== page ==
Day 4: Biannual Bibliothon Blog Challenge

Welcome to the Biannual Bibliothon Day 4 blog challenge! Today’s challenge is

6° of Separation with a Twist

How do you play? It’s simple

Step 1: Pick a book from the choices below (seems pretty obvious, I know)**
Step 2: Link book with 6 other books
Step 3: Leave your link in comments section
Step 4: Check back and Add more books to your TBR

Feel free to link them however you like – by author, genre, theme, etc. or they may be linked by some personal experience. And because finding 6 books to link wasn’t enough, I’ve decided to throw in a little twist.

Twist: All the books you choose have to include some type of diversity.

Click HERE to see the list of books to choose from.

I chose The Absolutely True Diary of a Part-Time Indian by Sherman Alexie.  Part-Time Indian is semi-autobiographical. I read this a few years ago because there was a brouhaha over it and it was being challenged in some schools.  For the challenge, I also decided to only choose books I already own.

#1 – Go Tell It on the Mountain by James Baldwin

James Baldwin’s Go Tell It on the Mountain was the first semi-autobiographical book that came to my mind. I remember reading it in college and some folks were all aghast when the professor said that he was gay.

#2 – Me Talk Pretty One Day by David Sedaris

This next guy I had heard of, but didn’t really know anything about him, let alone that he was gay. I heard that his book Me Talk Pretty One Day was hilarious and when I saw it a library book sale for $2 I had to get. And thank you David Sedaris for some serious belly laughs.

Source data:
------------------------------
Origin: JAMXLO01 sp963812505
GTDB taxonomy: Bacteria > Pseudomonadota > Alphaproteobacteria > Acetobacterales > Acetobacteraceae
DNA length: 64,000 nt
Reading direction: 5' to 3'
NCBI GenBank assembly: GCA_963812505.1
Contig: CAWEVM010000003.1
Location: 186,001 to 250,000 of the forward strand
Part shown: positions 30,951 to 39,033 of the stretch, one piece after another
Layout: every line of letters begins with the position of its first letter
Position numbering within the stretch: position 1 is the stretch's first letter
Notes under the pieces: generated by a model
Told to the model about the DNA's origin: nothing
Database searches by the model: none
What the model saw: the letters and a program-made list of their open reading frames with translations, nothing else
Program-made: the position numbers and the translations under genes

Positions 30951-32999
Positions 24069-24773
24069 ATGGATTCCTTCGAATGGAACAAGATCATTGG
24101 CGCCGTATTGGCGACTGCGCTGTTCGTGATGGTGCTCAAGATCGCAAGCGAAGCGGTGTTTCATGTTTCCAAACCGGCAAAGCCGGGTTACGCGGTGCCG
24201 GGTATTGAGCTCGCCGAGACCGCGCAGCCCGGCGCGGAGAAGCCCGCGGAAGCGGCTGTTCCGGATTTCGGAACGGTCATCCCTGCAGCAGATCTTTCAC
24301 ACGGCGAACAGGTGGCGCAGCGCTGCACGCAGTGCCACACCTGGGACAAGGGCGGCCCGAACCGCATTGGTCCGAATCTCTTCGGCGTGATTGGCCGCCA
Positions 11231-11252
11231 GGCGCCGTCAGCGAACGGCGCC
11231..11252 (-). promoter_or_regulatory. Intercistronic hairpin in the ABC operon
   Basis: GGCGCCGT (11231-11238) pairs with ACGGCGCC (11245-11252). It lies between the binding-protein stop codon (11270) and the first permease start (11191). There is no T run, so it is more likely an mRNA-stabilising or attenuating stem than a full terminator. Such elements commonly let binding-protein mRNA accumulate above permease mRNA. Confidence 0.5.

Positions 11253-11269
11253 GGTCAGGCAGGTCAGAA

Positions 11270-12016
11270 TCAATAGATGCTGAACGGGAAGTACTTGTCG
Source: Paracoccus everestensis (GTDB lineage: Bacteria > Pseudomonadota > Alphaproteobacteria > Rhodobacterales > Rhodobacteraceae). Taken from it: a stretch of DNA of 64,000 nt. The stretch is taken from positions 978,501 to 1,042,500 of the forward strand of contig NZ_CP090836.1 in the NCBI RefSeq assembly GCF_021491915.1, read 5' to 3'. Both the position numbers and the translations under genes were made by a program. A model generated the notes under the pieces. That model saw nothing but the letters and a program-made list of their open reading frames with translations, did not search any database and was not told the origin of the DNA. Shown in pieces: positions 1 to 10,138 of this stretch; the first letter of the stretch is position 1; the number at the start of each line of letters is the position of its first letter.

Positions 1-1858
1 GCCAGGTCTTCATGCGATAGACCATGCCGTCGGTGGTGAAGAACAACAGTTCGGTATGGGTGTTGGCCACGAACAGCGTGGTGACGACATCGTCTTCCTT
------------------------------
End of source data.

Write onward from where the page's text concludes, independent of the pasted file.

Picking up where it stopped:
#3 – The Misadventures of Awkward Black Girl by Issa Rae

David Sedaris was my first foray into reading humor writing and since then I’ve racked up a little bit of mileage in that genre. The last book I read was The Misadventures of Awkward Black Girl by Issa Rae. That book had perhaps one of the best lines I’ve read in a long time, which made me spit my soda out through my nose

I felt my vagina dry and shrivel up, like a raisin in the sun.

#4 – Americanah by Chimamanda Ngozi Adichie

Rae mentions her African heritage a few times in the book; and when I was putting this list together I kept thinking who, and then it hit me  – BAMM! Americanah by Chimamanda Ngozi Adichie. Adichie is Nigerian and splits her time between Nigeria and the United States. Americanah is partly about two immigrants one in the U.S. and the other undocumented in London and the trails they face.

#5 – The Refugees by Viet Thanh Nguyen

Because immigration is such a hot topic now in the U.S., I chose for my next book Viet Thanh Nguyen’s The Refugees for a couple of reason. It was the first book to come to mind and Nguyen and his family are immigrants. The came from Vietnam as refugees to the states in 1975. The Refugees is a collection of eight short stories that captures the dreams and hardships of immigrants.

#6 – The Woman Warrior by Maxine Hong Kingston

And lastly, there is The Woman Warrior by Maxine Hong Kingston another amazing Asian-American writer. The Woman Warrior is Kingston’s memoir which she tells using five interconnected chapters that read like short stories. She also uses Chinese folktales to tell her story.

If you’re playing along leave your link in the comments section.

6 thoughts on “Day 4: Biannual Bibliothon Blog Challenge

  1. The only two of this list I haven’t read are The Refugees and The Woman Warrior so of course I have to add those to my TBR now haha.

    Ooh, speaking of challenges, I forgot to ask – Did I miss the Tsundoku Bingo board for the 3rd quarter or are we using the same one for that was for April/May/June?

    Liked by 1 person

    • I didn’t do o bingo board. There were so many things going on. I’ll probably do an abbreviated version for Aug/Sept. So, keep going with the last quarter one. Thanks for asking!

      They are both very good. Some of the stories in The Refugees are quite moving.


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